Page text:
District Headquarters

50 Elm St., Dedham, MA 02026

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After Hours Emergency:


Learn to Locate and Identify Your Water Service Line Video

Please Note: This video has closed captioning. To enable, click on the video and then click CC. 

Step By Step Instructions


Image of a house to show where a customers service line is located underground and connected to the water main. The photo has the following labeled: Above Ground: Street, sidewalk, house, and property boundary. Underground: water main, corporation stop, curb stop, service line, water service, and the water meter.

Look for where your water service enters your property. Most services enter through the lowest level of your property, up through the basement floor, or low along the foundation wall. Your water service will always be connected to the District’s water meter. 

Image of two copper water service lines entering the home. the service lines on both pictures are circled in red. There is an arrow pointing to the circled service line on both photos. The water services have pictures of water meters.

Your service may also be located in a crawl space or utility closet. Again, look for the District’s water meter. 

Identify Your Service

Once you have located your water service, you will need to determine your water service pipe material. 

You will need two items to help you identify your service material:

  • Magnet
  • Key, Coin, or Flathead Screwdriver

Follow These Steps to Identify Your Service:

  1. Start by testing your service line with the magnet. If the magnet sticks to the pipe, it is likely galvanized iron. To confirm it is galvanized iron, use your key, coin, or flathead screwdriver to scratch through any corrosion that may have built up on the outside of the pipe. DO NOT use a sharp object to perform the scratch test, and be careful not to puncture a hole in the pipe.

  2. If the pipe is black, blue, or white with lettering along the length of the pipe, it is most likely plastic. Plastic will not scratch easily and will not be magnetic.

  3. Copper is identifiable by its color, usually dull, oxidized green, or brown, and will shine like a new penny when scratched. Copper is not magnetic
  4. Lead pipe is very soft and will be easily scratched. If the scratching reveals a soft, dull, silver-gray color, and the pipe is not magnetic, it is likely lead.  
Graphic: Text: Dedham-Westwood Water District Water Service Line Inventory Project Kits Image of a blue bag with a DWWD seal. Image of a magnet with the District's logo. Image of a mini blue screwdriver. Text: Project kits, which include a magnet and mini screwdriver are available (while supplies last) to help customers identify their water service line material!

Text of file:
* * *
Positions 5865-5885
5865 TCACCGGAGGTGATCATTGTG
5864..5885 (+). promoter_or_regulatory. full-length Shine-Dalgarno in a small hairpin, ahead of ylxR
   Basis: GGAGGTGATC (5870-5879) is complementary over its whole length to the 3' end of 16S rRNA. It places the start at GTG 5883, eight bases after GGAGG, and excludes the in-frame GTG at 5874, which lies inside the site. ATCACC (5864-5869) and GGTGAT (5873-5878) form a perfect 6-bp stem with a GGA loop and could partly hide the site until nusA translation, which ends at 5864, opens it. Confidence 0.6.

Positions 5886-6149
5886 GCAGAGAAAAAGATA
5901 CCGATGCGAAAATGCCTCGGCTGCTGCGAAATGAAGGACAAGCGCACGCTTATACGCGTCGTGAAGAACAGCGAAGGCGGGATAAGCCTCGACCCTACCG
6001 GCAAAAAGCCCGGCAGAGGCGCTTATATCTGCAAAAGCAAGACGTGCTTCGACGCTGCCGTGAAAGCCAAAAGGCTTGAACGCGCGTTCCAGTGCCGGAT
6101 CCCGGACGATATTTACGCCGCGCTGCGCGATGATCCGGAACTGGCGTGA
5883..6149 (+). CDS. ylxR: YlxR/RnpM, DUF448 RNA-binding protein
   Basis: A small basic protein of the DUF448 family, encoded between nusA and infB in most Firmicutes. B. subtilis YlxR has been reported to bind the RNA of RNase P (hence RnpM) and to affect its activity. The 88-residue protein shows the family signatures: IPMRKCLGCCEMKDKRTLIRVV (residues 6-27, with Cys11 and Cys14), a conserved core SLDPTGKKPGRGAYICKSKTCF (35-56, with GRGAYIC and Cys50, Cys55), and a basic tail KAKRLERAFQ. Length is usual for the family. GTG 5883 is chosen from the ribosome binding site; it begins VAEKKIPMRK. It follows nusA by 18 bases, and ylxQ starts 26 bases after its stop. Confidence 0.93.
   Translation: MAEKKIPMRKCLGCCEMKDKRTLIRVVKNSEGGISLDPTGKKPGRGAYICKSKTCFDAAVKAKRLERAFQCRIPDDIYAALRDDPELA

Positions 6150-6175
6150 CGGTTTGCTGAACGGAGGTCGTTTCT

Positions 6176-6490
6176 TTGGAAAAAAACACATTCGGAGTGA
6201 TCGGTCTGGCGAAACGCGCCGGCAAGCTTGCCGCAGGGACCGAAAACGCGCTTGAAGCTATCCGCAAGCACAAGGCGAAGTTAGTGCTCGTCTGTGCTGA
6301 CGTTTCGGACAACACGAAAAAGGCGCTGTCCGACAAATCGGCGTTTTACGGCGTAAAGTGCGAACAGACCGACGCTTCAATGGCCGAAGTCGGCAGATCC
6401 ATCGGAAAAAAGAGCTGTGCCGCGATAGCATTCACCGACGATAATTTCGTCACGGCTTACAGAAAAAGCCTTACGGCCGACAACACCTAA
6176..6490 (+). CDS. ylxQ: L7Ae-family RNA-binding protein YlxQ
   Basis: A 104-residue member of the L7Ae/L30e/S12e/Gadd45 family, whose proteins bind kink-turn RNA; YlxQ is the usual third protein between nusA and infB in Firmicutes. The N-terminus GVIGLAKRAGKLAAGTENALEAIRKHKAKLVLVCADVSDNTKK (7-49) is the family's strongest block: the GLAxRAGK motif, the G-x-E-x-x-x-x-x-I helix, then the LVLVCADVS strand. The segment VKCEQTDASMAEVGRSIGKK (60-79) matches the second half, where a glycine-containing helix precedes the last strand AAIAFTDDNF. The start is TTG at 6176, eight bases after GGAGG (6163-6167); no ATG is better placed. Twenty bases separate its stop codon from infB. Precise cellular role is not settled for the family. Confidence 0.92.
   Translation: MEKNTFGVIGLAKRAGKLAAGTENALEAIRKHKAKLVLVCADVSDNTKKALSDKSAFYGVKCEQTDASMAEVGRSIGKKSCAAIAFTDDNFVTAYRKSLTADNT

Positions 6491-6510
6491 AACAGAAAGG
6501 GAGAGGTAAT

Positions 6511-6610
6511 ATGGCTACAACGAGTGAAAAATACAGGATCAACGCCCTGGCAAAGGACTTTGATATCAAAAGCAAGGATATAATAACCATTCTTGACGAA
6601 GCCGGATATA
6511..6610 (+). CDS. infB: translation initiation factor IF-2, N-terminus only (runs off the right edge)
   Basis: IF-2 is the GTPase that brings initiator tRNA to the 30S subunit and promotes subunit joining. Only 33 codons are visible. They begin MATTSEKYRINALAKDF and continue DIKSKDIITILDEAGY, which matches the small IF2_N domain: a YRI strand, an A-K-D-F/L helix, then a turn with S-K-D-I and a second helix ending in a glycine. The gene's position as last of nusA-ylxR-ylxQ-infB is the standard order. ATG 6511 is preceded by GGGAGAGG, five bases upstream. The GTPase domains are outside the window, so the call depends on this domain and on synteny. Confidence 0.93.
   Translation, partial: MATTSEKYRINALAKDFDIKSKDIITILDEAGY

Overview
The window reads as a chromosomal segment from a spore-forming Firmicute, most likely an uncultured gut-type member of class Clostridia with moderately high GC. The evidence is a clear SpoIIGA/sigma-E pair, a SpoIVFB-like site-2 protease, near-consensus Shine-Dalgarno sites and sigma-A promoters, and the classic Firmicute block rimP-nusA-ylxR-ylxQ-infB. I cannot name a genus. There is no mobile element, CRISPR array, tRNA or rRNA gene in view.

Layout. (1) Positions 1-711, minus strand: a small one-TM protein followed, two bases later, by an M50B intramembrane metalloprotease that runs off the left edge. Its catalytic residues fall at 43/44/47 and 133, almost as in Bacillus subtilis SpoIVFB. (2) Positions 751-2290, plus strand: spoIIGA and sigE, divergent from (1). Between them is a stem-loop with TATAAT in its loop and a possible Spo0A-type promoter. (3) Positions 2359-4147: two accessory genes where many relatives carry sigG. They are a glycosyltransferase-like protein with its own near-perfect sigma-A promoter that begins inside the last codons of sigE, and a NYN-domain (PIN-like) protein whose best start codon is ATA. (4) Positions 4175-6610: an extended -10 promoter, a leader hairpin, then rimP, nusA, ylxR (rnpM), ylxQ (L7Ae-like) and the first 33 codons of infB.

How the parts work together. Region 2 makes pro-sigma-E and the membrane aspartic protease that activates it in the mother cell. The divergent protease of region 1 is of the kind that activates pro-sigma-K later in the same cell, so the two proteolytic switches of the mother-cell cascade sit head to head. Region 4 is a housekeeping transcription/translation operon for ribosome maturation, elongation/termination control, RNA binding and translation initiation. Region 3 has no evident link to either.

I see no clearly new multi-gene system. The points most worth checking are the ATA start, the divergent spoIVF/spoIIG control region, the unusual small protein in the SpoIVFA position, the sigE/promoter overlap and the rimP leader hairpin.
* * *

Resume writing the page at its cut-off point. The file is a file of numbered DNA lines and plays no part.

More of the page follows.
Complimentary Tool Kits are Available!

Project kits, which include a magnet and mini screwdriver, are available (while supplies last) to help customers identify their water service line material.

Kits can be found at the:

  • Dedham-Westwood Water District HQ, 50 Elm Street, Dedham

Also, a LIMITED Number of Kits Can be Found at the:

Please Call to Verify Availability Before Going to Collect a Kit!

  • Westwood Town Hall, Town Manager’s Office, 580 High Street
  • Westwood Health Department, 50 Carby Street
  • Westwood Council on Aging, 60 Nahatan Street
  • Westwood Main Library, 660 High Street
  • Dedham Town Hall, Town Manager’s Office, 450 Washington Street
  • Dedham Health Department, 450 Washington Street

Please Note:
Kits will be available while supplies last. 

Four Most Common Pipe Materials



  • Magnetic
  • Dull gray (may become rusty-looking due to oxidation)
  • Also known as iron or steal
Image of oxidized galvanized iron pipe. The pipe is dark and orange (rusted-looking).



  • Non-magnetic
  • New copper looks like a shiny new penny
  • Old copper will become shiny when scratched
  • May have a blue-green or brown-green discoloration due to oxidation
Image of a brown copper pipe. When scratched, it will shine like a new penny.


  • Non-magnetic
  • Usually blue or black or sometimes white
  • Also known as high-density polyethylene, polyvinyl chloride, or polyethylene pipe
Image of plastic water service line pipe. The piping has blue lettering on it that says: poly water service tubing.



  • Non-magnetic
  • Dull, silver-gray color
  • Soft and easily scratched
  • Scratched area becomes shiny like a new nickel
Image of a scratched lead pipe. When lead it scratched a dull silver-gray color appears (like this photo)
Image of a scratched lead pipe. When lead it scratched a dull silver-gray color appears (like this photo)

Submit Your Service Line Material


Click on the icon to submit your service line information. Or, click this link.

Have Questions or Need Assistance?

Contact the District during our routine business hours, Monday-Friday, 8:30 a.m. - 4:30 p.m.